- Doncaster Council Young Advisors have written a book about ‘Super Sam’ which is a resource to raise awareness of mental health issues and to encourage children and young people to talk about their feelings. Read all about Super Sam here
- Government guidance on supporting children’s mental health during coronavirus
- Every Mind Matters website has guidance on supporting young children’s mental health during coronavirus.
- Young Minds website has guidance on talking to your child about coronavirus. Young Minds also have a Parents Helpline 0808 802 5544 or you can get in touch via email by using their online form.
- The NSPCC website has advice on children’s mental health and advice for parents and carers on supporting children during the pandemic. There’s also an NSPCC Helpline which can be reached 24 hours a day by email, at email@example.com, or through its online reporting form on the main NSPCC website. Helpline practitioners can be contacted on 0808 800 5000 Monday to Friday 8am-10pm or 9am-6pm at the weekends.
- Children express themselves through play as well as words. The Cbeebies website has some useful information on How Children Learn Through Play and how knowing this can help you understand their feelings and behaviours.
- The CUES-Ed website is a helpful resource for children and gives advice on looking after ourselves and what to do about worrying.
- If your child has been worried about transitioning to their new school year in September, there is lots of information and advice on the Transitioning to New School Years webpage. If your child has recently started school for the first time, the School Nurses have created a video with helpful advice for parents.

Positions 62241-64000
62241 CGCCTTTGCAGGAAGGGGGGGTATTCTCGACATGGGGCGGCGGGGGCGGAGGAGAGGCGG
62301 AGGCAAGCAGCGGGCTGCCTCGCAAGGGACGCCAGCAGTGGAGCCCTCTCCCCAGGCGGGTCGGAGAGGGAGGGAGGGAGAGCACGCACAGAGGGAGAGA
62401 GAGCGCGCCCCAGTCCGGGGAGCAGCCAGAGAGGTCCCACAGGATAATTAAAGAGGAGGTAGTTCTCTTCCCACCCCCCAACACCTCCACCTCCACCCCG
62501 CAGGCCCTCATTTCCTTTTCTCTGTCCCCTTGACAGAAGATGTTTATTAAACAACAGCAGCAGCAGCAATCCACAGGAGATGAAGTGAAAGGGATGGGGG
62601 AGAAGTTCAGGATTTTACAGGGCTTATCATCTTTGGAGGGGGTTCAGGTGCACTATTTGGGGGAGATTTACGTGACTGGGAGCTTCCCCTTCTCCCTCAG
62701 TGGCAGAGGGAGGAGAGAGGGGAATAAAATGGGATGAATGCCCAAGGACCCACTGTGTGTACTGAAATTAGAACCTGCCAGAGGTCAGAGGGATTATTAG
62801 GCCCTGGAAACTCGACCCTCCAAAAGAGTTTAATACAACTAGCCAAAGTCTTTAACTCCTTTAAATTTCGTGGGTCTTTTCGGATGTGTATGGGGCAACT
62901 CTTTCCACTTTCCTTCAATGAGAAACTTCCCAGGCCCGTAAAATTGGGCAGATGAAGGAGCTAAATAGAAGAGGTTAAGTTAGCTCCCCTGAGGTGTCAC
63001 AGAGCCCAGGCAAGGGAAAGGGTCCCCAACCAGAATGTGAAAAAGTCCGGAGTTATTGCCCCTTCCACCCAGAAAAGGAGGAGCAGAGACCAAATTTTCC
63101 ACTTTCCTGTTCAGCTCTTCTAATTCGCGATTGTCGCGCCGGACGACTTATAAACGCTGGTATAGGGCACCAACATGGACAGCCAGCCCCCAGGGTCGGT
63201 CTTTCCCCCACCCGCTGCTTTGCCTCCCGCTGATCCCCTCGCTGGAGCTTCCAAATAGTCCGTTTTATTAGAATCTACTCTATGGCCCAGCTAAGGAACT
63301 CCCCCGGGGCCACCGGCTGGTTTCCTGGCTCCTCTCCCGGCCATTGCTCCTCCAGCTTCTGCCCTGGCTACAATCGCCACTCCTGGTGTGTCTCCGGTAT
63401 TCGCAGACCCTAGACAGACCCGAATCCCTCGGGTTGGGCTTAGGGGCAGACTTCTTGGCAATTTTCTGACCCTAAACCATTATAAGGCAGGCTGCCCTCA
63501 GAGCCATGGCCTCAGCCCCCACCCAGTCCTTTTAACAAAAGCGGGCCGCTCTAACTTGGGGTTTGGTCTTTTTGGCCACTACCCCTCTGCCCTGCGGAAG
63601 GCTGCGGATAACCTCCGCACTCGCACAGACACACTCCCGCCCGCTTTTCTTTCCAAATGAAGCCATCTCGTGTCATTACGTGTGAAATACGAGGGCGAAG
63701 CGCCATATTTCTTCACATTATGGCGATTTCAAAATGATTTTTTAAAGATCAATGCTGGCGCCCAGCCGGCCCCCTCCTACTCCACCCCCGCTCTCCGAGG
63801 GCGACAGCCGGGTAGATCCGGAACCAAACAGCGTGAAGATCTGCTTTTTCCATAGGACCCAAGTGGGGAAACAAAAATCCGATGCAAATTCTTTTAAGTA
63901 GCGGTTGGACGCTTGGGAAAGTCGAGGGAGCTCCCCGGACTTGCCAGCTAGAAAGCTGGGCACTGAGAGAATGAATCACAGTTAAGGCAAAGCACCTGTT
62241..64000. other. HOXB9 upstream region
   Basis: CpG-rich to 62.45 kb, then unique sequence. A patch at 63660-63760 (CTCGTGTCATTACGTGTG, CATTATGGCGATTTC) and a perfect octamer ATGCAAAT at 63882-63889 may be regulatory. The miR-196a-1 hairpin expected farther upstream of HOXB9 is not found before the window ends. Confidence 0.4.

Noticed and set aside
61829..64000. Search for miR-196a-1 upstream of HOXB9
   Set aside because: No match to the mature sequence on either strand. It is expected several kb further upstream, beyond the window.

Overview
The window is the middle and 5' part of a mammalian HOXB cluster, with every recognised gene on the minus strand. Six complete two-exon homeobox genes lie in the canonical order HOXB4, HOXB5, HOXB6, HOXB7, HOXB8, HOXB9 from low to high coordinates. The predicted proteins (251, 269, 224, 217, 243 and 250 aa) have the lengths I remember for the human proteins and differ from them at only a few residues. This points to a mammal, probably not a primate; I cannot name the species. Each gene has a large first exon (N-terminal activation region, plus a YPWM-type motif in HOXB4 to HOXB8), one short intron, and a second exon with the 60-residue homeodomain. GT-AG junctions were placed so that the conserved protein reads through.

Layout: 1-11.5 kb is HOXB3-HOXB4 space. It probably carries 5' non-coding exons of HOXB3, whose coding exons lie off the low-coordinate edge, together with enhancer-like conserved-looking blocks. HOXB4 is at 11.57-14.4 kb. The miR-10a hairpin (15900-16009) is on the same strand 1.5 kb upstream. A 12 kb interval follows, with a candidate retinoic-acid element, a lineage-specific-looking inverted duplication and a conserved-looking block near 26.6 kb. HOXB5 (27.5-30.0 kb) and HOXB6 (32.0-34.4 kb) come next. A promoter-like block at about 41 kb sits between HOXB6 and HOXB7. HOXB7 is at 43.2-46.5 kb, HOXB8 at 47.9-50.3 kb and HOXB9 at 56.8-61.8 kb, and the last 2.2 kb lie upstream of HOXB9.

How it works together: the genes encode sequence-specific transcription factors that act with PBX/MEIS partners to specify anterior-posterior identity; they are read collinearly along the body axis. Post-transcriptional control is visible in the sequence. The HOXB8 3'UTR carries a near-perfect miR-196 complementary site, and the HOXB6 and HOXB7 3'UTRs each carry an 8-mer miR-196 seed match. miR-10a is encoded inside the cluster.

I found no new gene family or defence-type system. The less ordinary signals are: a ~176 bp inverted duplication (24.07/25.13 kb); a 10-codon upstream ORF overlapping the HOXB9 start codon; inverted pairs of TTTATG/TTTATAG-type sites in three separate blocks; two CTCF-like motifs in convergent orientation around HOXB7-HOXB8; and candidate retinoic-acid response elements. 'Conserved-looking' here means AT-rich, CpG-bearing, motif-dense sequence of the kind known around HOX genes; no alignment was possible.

TIP 2 - Keep to a routine
Keep as much routine and structure to your child's day as possible. This will help your child to feel a sense of safety and a lack of uncertainty. Where you can try and stick to daily routines, with wake-up times, meals, naps, and bedtimes as usual so your child knows what is happening and when.
- Online learning and activities for children
- Family Hubs are running a wide variety of free, fun online activities for families with children.
- Staying physically active is a key part of looking after yourself and your children, for ideas on how to stay active with your child, the Families Information Service Coronavirus Support page has lots of ideas on how to do this.
- Active Imaginations is a great online resource full of simple and fun activities that will help two to four year olds stay active and have fun.
- NHS Change 4 Life page has lots of information about staying healthy and active and wellbeing tips for parents.
TIP 3 - Look after yourself and your own needs
It might feel impossible at times, but finding some time for yourself can be really good for you. Use techniques that help to make you feel a bit calmer - if you are at home, music, breathing and relaxation techniques, distraction (such as watching something funny), and time with family or friends can all help.
- The Coronavirus Information for Parents and Carers page has information for parents/carers on mental health and wellbeing support.
- The Doncaster Educational Psychology Service booklet has advice and ideas on self-care (pages 7-8).
- Learn about the five ways to wellbeing.
- It’s normal for families to argue, whether you’re in a relationship or separated, but if you think your arguments are becoming a bit of a problem, help is at hand. Being around regular conflict can have a big impact on children, as well as your own wellbeing. The Relationship Matters website is full of useful advice and how you can access support, stay calm and work it out.
TIP 4 - Don’t be afraid to ask for some support
We’re all in this together and can learn from and support each other. Sometimes talking things through with someone with experience or in the same position as you can be a huge help.